People need to educate themselves about hair and how to take care of their daughter's hair at a young age. Back in the day and I still do it sometimes today. Water helps with combing a child's hair. Water was used to comb my hair back in the day.


message 16: by Danielle The Book Huntress , Sees Love in All Colors (new)

 Danielle The Book Huntress  (gatadelafuente) | 7314 comments Mod
I like Beyonce'. I don't have any problems with her, although I wish that more celebrities would embrace the natural hair look, her included. I was surprised at how many black actresses they talked to had weaves.

I have had natural hair for almost 20 years. Once I learned how to take care of it, moisturizing being very important, and the right kind of combs to use, I was fine. As many of you have mentioned, my hair is more healthy than it ever was relaxed. It's actually long enough to cover my breasts if I pull it straight. I think curly hair is gorgeous and I am definitely happy to promote natural hair. I love what your grandmother said, Vixenne.

Tina, I realize that Rock was being satirical, and I caught that, but deep down, there is a serious message in this movie that saddens me.

As far as the politicizing of natural hair, I can see that, but when black people embrace natural hair and wear it proudly as a group (those who want to because it's right for them), the world has to accept that.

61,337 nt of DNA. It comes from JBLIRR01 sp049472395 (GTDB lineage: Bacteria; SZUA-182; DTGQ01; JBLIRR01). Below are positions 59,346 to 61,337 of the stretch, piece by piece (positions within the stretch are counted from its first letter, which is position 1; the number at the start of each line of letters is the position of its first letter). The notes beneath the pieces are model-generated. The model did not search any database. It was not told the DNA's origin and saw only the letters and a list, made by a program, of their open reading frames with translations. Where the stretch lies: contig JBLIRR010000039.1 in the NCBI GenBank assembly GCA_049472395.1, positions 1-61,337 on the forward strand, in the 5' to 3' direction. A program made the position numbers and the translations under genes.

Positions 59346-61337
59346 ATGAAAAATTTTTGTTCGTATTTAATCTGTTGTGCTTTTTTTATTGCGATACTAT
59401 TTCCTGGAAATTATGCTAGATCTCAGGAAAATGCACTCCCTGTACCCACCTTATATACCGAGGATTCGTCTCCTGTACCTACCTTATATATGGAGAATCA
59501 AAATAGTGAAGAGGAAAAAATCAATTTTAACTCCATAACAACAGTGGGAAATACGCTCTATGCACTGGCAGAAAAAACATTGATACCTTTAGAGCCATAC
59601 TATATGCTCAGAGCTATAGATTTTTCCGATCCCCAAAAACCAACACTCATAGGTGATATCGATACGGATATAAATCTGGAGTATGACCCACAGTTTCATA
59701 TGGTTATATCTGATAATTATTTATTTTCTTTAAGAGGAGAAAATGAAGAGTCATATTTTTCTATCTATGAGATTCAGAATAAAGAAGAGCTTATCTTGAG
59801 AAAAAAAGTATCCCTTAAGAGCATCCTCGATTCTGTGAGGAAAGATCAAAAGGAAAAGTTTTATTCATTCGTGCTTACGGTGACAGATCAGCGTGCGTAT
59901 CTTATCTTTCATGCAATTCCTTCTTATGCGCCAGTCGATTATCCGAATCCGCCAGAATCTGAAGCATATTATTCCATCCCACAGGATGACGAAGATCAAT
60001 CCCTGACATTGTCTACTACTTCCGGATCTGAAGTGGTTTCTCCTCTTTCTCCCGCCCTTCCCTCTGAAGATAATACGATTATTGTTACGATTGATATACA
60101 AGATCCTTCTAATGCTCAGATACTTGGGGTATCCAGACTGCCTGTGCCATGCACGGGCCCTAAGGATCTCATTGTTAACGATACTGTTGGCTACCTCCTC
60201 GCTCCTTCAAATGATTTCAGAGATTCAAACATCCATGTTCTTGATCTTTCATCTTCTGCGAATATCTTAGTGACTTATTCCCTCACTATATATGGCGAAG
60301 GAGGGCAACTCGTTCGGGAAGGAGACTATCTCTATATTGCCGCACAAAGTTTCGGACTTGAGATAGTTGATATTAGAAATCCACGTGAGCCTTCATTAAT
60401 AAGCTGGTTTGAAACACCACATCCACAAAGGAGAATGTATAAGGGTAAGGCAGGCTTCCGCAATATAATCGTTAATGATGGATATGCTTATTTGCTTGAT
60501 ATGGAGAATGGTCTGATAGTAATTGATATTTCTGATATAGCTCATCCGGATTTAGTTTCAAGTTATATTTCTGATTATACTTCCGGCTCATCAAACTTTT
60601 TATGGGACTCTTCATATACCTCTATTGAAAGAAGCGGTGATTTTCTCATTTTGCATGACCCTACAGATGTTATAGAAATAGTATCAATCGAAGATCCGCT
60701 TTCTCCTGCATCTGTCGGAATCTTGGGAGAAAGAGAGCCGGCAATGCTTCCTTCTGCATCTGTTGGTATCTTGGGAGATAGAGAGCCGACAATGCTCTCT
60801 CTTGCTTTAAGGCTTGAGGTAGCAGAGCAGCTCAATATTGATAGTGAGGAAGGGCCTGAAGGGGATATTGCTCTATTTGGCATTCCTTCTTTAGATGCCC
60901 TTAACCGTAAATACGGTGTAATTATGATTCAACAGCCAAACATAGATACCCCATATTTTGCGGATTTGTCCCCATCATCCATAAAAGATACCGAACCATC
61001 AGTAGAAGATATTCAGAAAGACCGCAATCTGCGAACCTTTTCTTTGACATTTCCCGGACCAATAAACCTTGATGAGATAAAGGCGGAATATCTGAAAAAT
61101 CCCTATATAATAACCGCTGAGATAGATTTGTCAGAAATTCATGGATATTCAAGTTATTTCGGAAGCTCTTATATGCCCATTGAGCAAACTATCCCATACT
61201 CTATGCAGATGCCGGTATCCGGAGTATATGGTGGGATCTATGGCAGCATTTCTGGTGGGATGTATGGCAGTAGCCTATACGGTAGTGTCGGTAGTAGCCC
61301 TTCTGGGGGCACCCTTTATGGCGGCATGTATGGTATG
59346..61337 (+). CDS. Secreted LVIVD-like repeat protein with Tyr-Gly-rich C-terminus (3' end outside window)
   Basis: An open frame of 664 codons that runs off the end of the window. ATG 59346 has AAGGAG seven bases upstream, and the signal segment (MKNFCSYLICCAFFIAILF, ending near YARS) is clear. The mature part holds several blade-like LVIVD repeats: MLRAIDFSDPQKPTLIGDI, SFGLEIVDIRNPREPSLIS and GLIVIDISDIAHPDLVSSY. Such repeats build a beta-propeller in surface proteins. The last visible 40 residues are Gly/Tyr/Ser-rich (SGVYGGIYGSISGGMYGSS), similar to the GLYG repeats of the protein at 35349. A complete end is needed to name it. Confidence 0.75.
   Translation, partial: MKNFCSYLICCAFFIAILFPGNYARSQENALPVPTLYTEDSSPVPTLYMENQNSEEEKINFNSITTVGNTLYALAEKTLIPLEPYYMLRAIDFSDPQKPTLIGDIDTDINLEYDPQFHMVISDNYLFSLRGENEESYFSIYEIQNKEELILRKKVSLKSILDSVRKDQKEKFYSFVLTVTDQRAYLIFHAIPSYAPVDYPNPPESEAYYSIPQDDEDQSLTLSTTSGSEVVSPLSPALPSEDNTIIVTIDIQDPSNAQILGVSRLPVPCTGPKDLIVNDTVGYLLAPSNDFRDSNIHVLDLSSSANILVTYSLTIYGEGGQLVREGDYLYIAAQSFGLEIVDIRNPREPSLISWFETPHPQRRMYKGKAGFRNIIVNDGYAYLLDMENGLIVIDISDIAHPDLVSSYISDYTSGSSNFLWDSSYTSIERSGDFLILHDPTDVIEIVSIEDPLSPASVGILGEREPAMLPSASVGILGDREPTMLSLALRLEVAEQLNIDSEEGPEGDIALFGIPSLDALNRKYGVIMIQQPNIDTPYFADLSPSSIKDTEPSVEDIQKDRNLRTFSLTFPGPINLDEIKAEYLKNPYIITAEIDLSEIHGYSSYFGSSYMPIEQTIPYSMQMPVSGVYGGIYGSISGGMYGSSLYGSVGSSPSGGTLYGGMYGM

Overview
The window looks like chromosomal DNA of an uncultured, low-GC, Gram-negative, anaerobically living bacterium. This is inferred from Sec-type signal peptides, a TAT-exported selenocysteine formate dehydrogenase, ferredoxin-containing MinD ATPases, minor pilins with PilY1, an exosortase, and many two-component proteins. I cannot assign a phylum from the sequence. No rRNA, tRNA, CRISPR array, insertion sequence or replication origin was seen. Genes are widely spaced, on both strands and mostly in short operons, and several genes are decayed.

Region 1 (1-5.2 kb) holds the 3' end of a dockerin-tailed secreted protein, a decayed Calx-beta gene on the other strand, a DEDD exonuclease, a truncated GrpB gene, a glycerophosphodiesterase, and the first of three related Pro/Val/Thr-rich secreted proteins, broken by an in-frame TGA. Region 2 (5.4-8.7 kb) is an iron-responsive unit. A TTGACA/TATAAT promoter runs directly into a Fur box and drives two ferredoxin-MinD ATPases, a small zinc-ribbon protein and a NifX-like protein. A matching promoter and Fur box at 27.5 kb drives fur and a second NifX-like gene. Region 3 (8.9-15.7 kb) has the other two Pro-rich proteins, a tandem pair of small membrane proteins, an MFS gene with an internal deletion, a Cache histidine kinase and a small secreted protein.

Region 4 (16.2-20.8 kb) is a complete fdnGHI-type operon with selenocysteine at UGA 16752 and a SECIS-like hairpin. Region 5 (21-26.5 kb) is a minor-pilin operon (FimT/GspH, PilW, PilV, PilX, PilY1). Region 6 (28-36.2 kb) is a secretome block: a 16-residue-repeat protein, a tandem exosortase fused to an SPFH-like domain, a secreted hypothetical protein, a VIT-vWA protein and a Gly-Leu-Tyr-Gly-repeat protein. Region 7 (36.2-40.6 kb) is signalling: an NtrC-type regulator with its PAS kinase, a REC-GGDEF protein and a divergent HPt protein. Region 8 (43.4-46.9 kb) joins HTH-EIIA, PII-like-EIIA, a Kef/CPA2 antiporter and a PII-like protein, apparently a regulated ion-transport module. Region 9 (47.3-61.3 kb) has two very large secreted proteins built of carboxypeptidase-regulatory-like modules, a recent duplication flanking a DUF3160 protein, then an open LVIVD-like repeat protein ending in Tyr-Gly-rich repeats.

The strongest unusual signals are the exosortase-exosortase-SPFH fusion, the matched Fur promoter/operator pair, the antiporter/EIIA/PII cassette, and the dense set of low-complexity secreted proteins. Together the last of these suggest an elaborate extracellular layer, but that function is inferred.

message 17: by Charisma (last edited Jan 12, 2011 07:13AM) (new)

Charisma Knight | 12 comments Hi Lady Danielle. I've heard about this, but never watched it. I do know, one lady at work asked me if my hair was my own. She saw the Chris Rock movie and it made her curious. I think she assumed that since I'm black and my hair came past my shoulders that it wasn't mine. I told her I do chemically relax my hair. Since then, I've cut my hair twice, it's growing out, but I'm also considering braids or dreads, because I'm really sick of the chemicals!

Oh, here is a wonderful online magazine for curly textured hair. http://thecoilreview.com
This magazine highlights the beauty of natural hair.


message 18: by Charisma (last edited Jan 12, 2011 07:13AM) (new)